Bursting to get out
This is the last week of my two Survive the Credit Crunch courses. I am pleased with the results. In the early weeks, the women I lectured were sceptical and often disagreed with my prattles about budgeting and saving money, but as the weeks progressed I witnessed a shift. Despite their doubts many took on board much of what was being discussed. Hardened cynics who insisted they could never save money, would always take taxis and couldn't live without their tumble dryer, were proud to announce that the bus wasn't so bad and if the weather was good, the washing could dry on the line while they walked to where they needed to be.
Many of the women were already pretty shrewd when it came to household budgets. I learned loads from them and am pleased that I have now been given the opportunity to continue working with one group to take Surviving the Credit Crunch a step further by introducing them to growing their own vegetables. Their enthusiasm for this subject is inspiring. I can't wait to start in April.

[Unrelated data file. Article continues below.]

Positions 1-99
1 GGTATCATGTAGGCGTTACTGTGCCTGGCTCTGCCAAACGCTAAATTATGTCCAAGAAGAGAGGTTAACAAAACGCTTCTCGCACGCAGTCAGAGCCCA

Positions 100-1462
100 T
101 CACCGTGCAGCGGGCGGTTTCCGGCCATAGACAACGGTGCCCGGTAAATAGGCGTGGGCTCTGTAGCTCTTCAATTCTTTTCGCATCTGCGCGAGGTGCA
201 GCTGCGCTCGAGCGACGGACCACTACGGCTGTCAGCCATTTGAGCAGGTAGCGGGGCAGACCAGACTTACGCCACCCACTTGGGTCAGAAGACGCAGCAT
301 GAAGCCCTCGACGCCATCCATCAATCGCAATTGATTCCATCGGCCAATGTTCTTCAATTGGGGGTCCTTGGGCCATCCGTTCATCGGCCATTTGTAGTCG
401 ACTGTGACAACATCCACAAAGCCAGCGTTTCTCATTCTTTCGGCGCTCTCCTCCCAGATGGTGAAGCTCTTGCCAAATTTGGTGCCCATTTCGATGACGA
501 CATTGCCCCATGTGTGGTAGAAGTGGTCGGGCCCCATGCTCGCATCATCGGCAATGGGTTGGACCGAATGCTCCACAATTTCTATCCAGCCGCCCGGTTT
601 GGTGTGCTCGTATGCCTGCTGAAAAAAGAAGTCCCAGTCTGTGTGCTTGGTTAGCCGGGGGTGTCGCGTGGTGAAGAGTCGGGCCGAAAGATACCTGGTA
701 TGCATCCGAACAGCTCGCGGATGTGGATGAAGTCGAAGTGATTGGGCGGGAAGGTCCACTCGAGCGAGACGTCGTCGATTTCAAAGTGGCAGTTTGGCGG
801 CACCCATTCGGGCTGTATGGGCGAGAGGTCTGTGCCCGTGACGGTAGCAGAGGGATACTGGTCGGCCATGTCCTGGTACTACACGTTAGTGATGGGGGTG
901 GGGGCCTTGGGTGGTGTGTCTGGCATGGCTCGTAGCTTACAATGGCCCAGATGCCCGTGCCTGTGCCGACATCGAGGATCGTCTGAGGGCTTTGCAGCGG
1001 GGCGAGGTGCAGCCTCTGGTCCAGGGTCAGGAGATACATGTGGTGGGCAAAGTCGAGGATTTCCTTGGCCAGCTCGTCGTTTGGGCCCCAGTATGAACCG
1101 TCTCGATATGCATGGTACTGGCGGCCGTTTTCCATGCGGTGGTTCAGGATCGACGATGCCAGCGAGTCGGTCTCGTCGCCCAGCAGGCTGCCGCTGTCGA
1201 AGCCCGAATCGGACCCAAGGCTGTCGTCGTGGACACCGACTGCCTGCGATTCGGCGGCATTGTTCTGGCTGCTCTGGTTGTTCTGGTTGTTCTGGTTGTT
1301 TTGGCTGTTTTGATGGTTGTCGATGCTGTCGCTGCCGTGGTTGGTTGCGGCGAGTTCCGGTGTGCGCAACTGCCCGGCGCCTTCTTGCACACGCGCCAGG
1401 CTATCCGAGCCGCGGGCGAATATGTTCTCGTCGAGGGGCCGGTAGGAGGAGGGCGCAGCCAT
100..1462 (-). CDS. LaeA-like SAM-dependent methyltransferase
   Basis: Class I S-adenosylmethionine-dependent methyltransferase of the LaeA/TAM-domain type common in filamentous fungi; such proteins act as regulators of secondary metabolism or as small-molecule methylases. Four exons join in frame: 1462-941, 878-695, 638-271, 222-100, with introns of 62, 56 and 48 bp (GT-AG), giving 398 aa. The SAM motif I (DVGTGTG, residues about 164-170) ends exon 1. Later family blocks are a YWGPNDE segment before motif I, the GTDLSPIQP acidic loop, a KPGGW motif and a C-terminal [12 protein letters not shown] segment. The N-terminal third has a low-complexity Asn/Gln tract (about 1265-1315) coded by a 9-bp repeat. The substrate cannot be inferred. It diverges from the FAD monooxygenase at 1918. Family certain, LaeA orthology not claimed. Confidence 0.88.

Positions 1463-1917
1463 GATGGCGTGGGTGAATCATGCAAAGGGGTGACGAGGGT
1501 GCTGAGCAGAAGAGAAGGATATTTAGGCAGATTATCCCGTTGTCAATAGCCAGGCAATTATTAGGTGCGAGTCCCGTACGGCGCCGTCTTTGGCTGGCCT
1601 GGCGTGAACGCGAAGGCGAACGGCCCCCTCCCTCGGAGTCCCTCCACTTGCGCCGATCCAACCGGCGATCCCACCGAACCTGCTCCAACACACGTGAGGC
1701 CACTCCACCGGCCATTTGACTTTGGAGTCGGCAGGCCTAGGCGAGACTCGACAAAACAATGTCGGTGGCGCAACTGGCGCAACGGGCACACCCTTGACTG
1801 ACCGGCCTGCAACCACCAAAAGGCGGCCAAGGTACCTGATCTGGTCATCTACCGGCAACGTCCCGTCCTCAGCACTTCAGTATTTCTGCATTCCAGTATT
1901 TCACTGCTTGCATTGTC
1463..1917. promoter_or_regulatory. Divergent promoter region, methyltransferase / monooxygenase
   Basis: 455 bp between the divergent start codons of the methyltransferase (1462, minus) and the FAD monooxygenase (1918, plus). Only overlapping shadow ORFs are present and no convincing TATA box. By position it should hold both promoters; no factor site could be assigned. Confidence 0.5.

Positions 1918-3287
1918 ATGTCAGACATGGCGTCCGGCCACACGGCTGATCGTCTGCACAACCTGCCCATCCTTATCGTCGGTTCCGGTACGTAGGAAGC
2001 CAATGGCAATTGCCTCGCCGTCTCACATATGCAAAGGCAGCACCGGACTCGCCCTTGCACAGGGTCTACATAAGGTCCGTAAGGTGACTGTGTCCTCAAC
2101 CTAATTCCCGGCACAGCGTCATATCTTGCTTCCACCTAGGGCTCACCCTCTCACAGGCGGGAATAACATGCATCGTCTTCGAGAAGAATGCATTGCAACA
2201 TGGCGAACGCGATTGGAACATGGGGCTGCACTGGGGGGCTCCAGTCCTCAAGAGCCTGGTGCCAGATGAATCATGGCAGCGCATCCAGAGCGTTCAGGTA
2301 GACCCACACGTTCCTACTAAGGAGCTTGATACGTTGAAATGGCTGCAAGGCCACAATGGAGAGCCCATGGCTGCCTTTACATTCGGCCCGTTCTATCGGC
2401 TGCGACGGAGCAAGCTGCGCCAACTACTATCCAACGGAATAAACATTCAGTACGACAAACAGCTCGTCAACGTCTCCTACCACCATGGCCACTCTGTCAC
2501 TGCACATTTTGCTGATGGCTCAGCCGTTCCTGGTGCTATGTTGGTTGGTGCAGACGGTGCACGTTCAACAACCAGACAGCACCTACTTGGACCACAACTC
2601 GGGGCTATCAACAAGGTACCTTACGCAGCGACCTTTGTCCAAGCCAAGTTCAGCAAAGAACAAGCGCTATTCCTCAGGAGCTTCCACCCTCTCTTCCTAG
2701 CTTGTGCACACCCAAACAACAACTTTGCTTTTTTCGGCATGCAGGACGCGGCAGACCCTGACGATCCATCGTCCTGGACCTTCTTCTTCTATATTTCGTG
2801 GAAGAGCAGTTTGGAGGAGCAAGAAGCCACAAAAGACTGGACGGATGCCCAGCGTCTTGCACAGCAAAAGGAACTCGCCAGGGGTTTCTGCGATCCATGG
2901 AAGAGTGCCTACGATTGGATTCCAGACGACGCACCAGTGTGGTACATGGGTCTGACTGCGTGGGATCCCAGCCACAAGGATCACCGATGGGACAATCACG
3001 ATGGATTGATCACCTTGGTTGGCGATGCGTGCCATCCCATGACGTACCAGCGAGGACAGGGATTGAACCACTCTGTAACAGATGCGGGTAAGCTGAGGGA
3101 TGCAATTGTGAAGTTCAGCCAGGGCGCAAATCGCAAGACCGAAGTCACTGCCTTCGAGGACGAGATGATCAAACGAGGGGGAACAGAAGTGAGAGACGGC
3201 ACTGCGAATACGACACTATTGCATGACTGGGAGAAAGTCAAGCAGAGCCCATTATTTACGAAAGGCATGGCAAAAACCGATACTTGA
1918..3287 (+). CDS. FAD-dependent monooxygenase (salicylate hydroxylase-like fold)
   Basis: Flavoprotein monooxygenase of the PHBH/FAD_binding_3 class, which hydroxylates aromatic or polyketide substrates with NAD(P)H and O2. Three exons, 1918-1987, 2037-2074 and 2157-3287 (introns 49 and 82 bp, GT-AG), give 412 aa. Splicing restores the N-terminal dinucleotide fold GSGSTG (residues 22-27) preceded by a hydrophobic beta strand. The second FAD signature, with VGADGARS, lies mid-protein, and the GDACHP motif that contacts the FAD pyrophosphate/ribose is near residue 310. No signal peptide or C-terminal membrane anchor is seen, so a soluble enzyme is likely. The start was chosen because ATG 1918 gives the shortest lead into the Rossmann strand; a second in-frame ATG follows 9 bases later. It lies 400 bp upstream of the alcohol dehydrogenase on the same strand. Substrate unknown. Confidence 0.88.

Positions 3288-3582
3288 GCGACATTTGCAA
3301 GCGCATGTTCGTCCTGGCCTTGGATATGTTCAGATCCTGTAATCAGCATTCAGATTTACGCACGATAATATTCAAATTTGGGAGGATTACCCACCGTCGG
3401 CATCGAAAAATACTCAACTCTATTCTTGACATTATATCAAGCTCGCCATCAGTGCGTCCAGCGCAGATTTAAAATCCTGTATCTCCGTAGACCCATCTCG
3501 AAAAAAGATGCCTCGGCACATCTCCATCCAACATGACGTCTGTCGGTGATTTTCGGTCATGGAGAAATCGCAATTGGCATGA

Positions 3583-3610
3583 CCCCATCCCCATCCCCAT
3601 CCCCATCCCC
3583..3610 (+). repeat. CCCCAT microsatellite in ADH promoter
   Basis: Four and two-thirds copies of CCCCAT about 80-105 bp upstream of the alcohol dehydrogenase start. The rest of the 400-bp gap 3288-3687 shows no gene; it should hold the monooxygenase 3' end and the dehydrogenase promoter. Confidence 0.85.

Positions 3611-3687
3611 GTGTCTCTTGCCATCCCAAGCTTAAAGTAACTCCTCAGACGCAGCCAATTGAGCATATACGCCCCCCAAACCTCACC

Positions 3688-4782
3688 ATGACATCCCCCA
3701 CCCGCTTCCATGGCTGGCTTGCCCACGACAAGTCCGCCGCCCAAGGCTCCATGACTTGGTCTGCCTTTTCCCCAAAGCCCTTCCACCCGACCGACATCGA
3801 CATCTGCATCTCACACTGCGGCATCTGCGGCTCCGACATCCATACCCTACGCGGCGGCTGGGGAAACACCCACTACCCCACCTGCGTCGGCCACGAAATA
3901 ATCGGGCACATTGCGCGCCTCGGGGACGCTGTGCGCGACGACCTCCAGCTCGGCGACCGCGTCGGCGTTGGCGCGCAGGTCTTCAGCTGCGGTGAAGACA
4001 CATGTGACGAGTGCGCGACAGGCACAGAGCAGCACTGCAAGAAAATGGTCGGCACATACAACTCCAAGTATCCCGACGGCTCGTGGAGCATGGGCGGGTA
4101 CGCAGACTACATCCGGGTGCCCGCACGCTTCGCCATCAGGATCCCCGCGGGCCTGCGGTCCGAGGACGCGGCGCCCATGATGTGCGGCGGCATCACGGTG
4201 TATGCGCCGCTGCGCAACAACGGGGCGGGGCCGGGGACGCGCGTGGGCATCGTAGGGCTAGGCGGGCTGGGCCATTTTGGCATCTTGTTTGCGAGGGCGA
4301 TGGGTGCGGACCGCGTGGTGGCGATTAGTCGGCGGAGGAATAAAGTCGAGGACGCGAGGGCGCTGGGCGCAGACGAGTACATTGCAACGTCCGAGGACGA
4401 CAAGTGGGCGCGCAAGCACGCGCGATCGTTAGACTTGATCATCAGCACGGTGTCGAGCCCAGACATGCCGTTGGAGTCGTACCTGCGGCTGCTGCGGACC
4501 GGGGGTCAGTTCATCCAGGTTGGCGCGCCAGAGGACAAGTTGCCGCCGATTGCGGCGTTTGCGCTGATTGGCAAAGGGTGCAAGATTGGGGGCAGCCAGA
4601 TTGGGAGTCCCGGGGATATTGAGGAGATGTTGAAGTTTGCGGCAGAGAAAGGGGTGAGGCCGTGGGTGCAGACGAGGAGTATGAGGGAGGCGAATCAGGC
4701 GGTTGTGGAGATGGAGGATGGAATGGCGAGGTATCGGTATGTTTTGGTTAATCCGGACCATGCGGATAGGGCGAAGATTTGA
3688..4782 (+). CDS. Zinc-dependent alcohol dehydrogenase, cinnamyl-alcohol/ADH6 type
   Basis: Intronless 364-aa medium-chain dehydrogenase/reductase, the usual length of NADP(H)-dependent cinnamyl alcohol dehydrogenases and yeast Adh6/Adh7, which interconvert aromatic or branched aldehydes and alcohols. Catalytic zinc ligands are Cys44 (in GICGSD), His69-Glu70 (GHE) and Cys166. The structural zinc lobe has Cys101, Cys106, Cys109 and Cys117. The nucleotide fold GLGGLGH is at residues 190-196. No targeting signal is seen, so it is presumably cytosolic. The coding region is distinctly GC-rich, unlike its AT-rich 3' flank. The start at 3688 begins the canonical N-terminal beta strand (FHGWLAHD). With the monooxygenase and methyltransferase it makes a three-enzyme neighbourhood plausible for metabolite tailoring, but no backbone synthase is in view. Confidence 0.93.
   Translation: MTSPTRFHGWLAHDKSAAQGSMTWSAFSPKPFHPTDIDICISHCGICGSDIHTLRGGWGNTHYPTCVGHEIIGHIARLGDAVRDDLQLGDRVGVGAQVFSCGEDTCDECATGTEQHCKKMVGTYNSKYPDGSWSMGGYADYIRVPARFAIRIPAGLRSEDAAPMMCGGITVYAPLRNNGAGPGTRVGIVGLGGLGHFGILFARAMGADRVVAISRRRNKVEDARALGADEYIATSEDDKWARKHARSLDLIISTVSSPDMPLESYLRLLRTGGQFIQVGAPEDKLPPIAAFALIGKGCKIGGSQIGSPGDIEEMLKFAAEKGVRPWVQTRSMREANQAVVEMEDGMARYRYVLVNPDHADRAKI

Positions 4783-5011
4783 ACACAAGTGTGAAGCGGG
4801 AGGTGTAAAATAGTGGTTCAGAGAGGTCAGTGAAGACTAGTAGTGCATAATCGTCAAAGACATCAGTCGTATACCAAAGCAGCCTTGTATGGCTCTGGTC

Forced into daylight
Talking of Gardening
The March weather has been relatively dry and sunny and has been tempting me into the garden. I have been resisting the urge to plant my potatoes. Many years ago a wise old gentleman gardener, sadly now deceased, told me never to plant potatoes before Good Friday. Taking his advice was always a good bet and I have quite a few wins in the Grand National to prove that.
One thing I did do early on was pop a pot on top of my rhubarb. The result was my first ever forced rhubarb. I stewed the first crop with a lump of fresh ginger and served it with Greek yogurt. Yum.